Tuesday, December 16, 2014

I Love Library Books Challenge 2014 Wrap-Up

I did it!  I finished another challenge!  Actually, I surpassed my original goal for this one.  I originally signed up for the "Chapter Book" level of 12 books, but when I passed that up in the summer, I reset my goal to be the "Middle Grades" level of 18 books.  And I finished that level!  Hooray!

Here are the books I read for the I Love Library Books Challenge, broken down by month:

A Memory Between Us by Sarah Sundin

What Jane Austen Ate and Charles Dickens Knew by Daniel Pool

Flappers and Philosophers by F. Scott Fitzgerald
Tales of the Jazz Age by F. Scott Fitzgerald

The Sun Also Rises by Ernest Hemingway
Sixteen Brides by Stephanie Grace Whitson

Blue Skies Tomorrow by Sarah Sundin

Longbourn by Jo Baker
Shades of Grey by Jasper Fforde
Vanishing Girl by Shane Peacock
Tortilla Flat by John Steinbeck

The House of Silk by Anthony Horowitz
The Art of Detection by Laurie R. King
Ernest Hemingway:  Complete Poems edited by Nicholas Gerogiannis

Paper Towns by John Green

Betsy-Tacy by Maud Hart Lovelace

Daddy-Long-Legs by Jean Webster
Spiderweb For Two by Elizabeth Enright

Like the Mount TBR Challenge, this is definitely a challenge I would participate in again some year when I felt like doing challenges.  But in 2015, I'm taking a break from them and instead challenging myself to read at least six books I've been putting off for many years.  More about that later.


  1. Yay! I remember when you set out to do this. I'm going to check out your titles by Fitzgerald, Steinbeck, and Hemingway. I've not read those.

    1. Duh! I already read your posts on Hemingway and Steinbeck, but not Fitzgerald. Something about Fitzgerald and the time period he wrote about makes me what to read more from him.

    2. Isn't Fitzgerald fascinating? The way he turns a phrase, the contrast of his beautiful writing with his disillusionment -- so intriguing. Even when all I'd read of his was The Great Gatsby (which I disliked the first time through), I was so interested in him and his writing that, well, I named my blog after something he said.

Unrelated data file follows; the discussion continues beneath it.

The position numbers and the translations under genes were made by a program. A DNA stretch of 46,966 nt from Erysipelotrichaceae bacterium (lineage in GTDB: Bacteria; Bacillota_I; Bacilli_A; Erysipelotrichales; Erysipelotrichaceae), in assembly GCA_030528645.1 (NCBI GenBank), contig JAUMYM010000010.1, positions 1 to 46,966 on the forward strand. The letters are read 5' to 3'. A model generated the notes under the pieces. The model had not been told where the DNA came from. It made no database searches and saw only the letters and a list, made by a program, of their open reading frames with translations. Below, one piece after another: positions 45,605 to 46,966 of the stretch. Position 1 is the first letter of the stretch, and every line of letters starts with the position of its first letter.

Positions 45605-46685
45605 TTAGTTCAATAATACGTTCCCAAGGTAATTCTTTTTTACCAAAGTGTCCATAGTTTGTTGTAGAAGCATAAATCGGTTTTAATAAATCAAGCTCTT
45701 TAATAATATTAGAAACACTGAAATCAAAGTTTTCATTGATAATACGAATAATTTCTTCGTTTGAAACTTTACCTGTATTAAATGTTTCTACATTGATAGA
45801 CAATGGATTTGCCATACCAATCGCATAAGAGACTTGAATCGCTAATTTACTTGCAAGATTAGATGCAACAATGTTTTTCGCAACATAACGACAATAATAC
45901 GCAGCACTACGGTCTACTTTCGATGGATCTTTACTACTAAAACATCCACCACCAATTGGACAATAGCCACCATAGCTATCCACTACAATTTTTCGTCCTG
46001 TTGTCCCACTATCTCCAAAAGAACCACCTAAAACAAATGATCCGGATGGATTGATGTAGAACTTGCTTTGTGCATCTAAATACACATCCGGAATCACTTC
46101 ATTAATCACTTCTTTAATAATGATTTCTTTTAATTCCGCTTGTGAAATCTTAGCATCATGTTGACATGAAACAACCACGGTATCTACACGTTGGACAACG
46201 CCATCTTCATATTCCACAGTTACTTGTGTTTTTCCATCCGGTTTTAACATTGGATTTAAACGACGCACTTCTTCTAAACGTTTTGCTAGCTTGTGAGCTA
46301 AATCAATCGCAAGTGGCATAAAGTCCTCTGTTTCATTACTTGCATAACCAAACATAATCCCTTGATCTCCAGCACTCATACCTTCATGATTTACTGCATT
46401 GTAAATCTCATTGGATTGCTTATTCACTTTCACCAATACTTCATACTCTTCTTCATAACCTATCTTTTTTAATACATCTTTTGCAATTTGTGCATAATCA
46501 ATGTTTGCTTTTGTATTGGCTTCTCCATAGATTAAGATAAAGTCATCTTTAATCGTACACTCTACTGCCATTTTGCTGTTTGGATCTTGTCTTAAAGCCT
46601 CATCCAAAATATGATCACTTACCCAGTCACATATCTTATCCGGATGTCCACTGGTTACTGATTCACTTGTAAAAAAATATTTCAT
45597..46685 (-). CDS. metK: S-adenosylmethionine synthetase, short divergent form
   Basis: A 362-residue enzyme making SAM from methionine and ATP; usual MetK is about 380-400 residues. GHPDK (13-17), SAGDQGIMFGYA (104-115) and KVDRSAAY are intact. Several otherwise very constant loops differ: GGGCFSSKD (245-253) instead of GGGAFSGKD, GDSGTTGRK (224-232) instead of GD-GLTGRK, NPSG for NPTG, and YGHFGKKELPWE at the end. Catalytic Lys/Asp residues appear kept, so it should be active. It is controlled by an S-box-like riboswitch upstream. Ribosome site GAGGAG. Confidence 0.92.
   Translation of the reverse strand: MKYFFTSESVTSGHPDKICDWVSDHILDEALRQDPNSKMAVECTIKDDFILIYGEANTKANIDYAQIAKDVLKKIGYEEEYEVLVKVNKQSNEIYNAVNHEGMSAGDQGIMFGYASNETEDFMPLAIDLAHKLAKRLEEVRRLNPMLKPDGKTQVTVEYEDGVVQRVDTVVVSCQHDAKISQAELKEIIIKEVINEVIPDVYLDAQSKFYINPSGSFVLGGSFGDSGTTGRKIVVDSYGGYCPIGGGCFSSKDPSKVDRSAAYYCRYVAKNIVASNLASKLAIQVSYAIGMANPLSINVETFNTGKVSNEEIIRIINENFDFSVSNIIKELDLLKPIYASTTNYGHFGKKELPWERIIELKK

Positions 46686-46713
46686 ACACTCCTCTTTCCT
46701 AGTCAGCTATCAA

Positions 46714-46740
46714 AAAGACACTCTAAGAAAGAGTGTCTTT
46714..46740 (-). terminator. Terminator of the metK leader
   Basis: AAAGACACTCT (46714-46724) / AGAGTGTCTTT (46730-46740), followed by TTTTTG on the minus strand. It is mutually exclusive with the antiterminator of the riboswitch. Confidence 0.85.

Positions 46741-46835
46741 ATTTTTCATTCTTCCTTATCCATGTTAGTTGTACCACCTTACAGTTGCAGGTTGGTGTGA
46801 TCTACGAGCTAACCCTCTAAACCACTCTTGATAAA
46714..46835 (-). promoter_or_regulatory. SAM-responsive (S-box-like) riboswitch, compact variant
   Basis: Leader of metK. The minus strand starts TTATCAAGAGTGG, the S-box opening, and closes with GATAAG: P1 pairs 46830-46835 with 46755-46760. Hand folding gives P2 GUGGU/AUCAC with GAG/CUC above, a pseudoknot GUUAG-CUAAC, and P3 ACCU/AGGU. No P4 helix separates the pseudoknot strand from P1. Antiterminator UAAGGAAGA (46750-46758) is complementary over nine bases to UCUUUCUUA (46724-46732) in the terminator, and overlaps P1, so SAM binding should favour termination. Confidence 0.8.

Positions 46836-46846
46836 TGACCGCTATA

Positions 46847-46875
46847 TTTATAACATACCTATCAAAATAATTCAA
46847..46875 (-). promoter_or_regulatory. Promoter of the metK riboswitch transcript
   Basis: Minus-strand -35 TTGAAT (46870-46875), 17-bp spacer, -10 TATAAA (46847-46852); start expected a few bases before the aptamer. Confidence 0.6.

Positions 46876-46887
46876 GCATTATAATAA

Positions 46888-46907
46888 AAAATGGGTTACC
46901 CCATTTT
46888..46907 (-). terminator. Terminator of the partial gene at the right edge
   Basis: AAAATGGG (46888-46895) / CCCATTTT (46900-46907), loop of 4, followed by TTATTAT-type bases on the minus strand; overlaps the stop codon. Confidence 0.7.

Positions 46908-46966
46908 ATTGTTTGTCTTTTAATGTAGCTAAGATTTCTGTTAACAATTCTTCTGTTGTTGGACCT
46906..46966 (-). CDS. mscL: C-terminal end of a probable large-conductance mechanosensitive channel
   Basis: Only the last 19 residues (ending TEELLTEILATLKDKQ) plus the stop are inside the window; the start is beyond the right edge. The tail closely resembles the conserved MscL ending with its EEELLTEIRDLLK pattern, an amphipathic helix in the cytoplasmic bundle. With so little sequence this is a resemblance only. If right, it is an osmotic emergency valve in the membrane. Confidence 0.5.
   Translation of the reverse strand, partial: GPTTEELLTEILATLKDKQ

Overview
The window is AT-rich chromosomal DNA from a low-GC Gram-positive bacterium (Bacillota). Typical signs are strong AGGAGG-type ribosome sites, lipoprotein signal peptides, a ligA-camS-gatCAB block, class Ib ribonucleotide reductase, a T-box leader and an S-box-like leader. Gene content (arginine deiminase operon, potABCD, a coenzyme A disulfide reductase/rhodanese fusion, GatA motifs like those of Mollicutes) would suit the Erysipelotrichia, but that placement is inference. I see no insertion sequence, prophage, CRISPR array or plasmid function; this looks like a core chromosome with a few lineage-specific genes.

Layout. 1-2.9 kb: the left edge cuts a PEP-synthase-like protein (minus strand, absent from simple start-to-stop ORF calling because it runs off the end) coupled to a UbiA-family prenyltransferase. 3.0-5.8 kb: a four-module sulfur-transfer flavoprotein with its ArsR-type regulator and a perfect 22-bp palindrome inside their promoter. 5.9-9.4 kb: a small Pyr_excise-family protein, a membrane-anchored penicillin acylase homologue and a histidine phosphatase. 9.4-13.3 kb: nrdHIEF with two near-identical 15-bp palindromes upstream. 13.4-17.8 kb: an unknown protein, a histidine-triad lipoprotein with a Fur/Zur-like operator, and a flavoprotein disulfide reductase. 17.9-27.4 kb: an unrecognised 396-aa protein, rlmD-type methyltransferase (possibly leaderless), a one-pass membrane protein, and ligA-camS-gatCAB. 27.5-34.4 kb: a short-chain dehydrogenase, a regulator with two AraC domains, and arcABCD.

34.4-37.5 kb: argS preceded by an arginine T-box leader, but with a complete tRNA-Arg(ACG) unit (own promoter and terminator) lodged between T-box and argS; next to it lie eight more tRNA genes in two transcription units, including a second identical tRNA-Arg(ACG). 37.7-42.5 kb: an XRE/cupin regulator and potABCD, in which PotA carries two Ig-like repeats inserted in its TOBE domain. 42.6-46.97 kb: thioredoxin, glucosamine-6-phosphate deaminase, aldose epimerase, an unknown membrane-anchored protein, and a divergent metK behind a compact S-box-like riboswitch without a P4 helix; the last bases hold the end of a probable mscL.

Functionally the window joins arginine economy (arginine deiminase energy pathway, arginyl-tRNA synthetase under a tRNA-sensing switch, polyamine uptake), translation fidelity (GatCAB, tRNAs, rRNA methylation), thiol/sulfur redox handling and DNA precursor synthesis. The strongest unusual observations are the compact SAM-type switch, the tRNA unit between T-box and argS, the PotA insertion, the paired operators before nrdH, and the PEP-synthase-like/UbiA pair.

2. You are impressive. Or rather, your reading list is. ;-)

    *raises hand* Who's in your header? It's lovely.

    1. Lol. It's very varied, anyway. No one can accuse me of not having a broad range of interests.

      My header, clockwise starting with the biggest picture, has Tom Hiddleston just looking daydreamy because the picture worked with my quote and was the right size, F. Scott Fitzgerald writing something, Corey Stoll playing Ernest Hemingway in Midnight in Paris, Ernest Hemingway editing something, and Corey Stoll as Hemingway again talking to Tom Hiddleston as F. Scott Fitzgerald in MIP. I wanted to just do pics of Hiddleston as F. Scott and the real Fitzgerald, but it was weirdly hard to find good pics of him from that movie, so I had to put BOTH my favorite Lost Generation writers in there.

    2. True, true. I thought the header must've had something to do with Fitzgerald and Hemingway, but I couldn't tell what movie it was from. All I could remember was that Hiddleston was gonna play Hank Williams, Jr, but that's not even out yet, so I don't know what I was thinking. It's very nice. :-)

    3. Aha! Yup, it's from Midnight in Paris, which was a lot of fun. I've been tempted to buy a copy several times, but haven't yet. When I find it in the $5 bin some time, I'll get it.

      Anyway, thanks! I had fun with it. I meant to do something festive, but then I had this idea instead.

  3. Congratulations! This sounds like fun. I'm always hesitant to do the library challenges for fear of neglecting my books at home, but I always get library books anyway, so I might as well do one.


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